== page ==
Boston-based Youdhisthir Maharjan’s works involve an awareness of the spaces that words occupy and the contours they confirm. Plucking out letters precisely from pages, re-claiming their bodies, and re-appointing them in startling new positions, Maharjan envisages new roles and new destinies for the written word. He also incense-burns them, connects them in new cuneiforms, paints over them to create a layer of arabesques and constellatory patterns. Like Dodiya, Maharjan is moved by the book as an object that records life and its movements – for instance, he has pasted the pages of Nelson Mandela’s inspirational autobiography Long Walk to Freedom to create a continuous scroll, arguably a freer, less bounded form that opens up to the world and unshackles meaning. In Saubiya Chasmawala’s Batin (2019) at Tarq, Mumbai, Arabic letters are rendered on paper with a performative flourish to release charged formal patterns. The gesture of continuously repeating shapes – the curls, the curves, the swirls – is liberating but also paradoxically leads to the celebration of an overwhelming desire to shroud, shadow and envelop.
Mithu Sen. no STAR, no LAND, no WORD, no COMMITMENT…Site-specific installation. Size variable. 2004, 2010, 2014. Image courtesy of the artist.
In Reena Saini Kallat’s latest show at Chemould Prescott Road, Mumbai (2019), the eponymous installation Blind Spots (2017-19) involves Snellen eye screens featuring the slow scrolling of letters that compose words culled from preambles of constitutions of seven warring nations. As you listen to the audio, your head stuck in a toilet plunger-shaped equipment, the screens before you display words like ‘justice’ and ‘democracy’ dematerialising into faux-braille dots. These are life-affirming ideals that are shared by enemy nations.
This cruel insistence on blindness (to values, cultures, languages and aspirations common to people belonging to adversarial countries) and its deliberate cultivation has been examined earlier by Kallat in works like Verso-Recto-Verso-Recto (2017-19). This work comprised cloth scrolls with inscribed preambles of five pairs of opposing nations. In 2007, Kallat rendered her mother’s recipes on hanging sarees in braille. Walls of the Womb was an attempt at decrypting words by touching them as they came from far way, from the notebook of a dear one who was dead. As Kallat pursues hybridity as an enabling proposition in much of her current work, she also dwells on the experience of mutability in quite a few of her installations – Saline Notations (Echoes), 2015, comprises a series of texts written in salt on a beachfront which the tides slowly rush to claim. Comprising difficult questions probing the politics of mutuality the text leaves you meditating about the inevitability of erasure, the inescapability of loss.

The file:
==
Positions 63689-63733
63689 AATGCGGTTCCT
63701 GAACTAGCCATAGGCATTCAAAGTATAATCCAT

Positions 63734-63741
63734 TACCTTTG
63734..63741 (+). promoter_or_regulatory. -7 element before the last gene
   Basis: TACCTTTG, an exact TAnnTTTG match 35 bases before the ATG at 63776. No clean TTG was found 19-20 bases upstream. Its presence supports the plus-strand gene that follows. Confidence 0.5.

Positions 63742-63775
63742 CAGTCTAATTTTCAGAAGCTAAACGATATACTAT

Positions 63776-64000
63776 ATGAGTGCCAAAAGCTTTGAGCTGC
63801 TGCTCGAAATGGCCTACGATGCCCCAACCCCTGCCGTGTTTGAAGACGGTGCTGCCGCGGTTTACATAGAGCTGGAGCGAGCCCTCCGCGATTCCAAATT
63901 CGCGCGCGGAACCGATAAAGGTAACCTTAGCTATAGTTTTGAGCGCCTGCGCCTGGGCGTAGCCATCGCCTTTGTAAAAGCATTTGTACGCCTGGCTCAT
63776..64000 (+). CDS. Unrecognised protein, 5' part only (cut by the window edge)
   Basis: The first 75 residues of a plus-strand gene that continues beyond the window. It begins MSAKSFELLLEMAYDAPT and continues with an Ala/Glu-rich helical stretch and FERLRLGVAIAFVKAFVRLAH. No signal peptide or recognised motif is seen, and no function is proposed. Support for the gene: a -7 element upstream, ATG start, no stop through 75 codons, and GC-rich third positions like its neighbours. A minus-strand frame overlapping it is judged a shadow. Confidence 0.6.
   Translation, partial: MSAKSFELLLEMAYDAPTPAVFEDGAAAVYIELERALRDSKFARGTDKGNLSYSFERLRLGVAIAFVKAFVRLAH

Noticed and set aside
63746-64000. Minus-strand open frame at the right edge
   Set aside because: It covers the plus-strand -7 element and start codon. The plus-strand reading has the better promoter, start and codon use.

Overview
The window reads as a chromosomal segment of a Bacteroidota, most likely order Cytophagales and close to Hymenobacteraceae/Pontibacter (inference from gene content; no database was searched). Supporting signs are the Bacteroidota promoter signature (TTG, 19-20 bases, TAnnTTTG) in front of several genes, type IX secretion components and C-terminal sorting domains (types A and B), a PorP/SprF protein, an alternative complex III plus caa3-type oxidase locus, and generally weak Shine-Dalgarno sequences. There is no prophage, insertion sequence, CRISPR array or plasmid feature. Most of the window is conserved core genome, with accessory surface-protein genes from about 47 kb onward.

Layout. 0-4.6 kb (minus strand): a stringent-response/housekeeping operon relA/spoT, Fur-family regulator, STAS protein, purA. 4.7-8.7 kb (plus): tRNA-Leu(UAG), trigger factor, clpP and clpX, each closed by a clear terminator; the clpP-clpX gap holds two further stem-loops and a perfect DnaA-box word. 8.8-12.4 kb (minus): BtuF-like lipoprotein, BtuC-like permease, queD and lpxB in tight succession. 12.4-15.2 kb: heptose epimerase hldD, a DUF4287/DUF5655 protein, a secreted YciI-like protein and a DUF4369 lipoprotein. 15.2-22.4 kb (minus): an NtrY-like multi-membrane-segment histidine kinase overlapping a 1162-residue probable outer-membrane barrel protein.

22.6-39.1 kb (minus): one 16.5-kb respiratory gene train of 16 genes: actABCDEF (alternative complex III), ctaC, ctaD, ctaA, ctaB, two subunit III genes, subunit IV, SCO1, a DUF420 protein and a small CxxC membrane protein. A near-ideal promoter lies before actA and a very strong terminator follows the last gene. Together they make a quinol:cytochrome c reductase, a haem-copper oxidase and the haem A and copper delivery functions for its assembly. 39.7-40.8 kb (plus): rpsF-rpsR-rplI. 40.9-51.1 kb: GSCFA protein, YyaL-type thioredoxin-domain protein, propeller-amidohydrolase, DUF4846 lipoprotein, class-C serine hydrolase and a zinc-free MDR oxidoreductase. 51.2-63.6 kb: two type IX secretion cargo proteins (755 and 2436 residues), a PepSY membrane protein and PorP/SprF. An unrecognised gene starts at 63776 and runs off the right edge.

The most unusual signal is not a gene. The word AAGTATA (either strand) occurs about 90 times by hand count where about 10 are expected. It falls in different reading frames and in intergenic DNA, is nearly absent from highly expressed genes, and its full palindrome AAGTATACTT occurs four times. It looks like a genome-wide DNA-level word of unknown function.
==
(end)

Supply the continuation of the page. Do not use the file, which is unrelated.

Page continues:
Saubiya Chasmawala. Untitled #38. Ink on paper (HSN Code:9701). 8.4” x 11.7”.2019. Image courtesy of the artist and Tarq. © Saubiya Chasmawala.
From distributing bottles filled with a red liquid labelled Blame (2002-03) in the wake of riots in Gujarat to mounting an installational homage to 100 persecuted poets, Shilpa Gupta has always contested unjust power equations. In For, In Your Tongue, I Can Not Fit (2017-18), poems are seen speared on papers as you hear them being recited in a dimly lit room. Someone Else (2011) is a sculptural homage to writers who have been censored or have used assumed names. Gupta has often probed words for hidden depths – outdoor light or animated installations like ‘We change each other’ (2017) and ‘Deep below, the Sky flows under our Feet’ (2016-17), in different scripts, try to forge a new audience for public art. The etched marble slabs for anonymous graves (2013) and suitcases with ‘There is no explosive in this’ (2007) written on them are attempts at interactively confronting the culture of fear and foregrounding state repression.
Nalini Malani. Can you Hear Me? (Detail). iPad Animation. 2019. Image courtesy of the artist.
A roomful of iPad animations unleash colourful flashbursts and generate overwhelming sounds to beam mini-narratives about rape and disenfranchisement, corruptions of power and the institutionalisation of violence – Nalini Malani’s latest show Can You Hear Me? (2019) at Max Mueller Bhavan, Mumbai, is an immersive experience with disjointed episodes playing simultaneously on wall-screens. The animations both compete for attention and leak meaning into each other. Flickering prominently are lines from poems by Wislawa Szymborska and Faiz; observations by George Orwell, Hannah Arendt and Milan Kundera; and extracts from plays by Samuel Beckett and Bertolt Brecht. Malani’s critique of the devastation engendered by routinized hatred recalls Remembering Toba Tek Singh (1998), a videoplay about a vivisected people in a post-Partition landscape who are traumatised by real and symbolic monsters unleashed by the nuclear arms race. Inspired by Saadat Hassan Manto’s telling short story, Remembering Toba Tek Singh comes on the heels of The Job (1997), an experimental mix of video sculpture, animation and performance, based on the story by Bertolt Brecht. Firmly committed to interrogating market manipulations, Malani often mines literary and mythic material to critique the continuous pathology of subjugation and exploitation.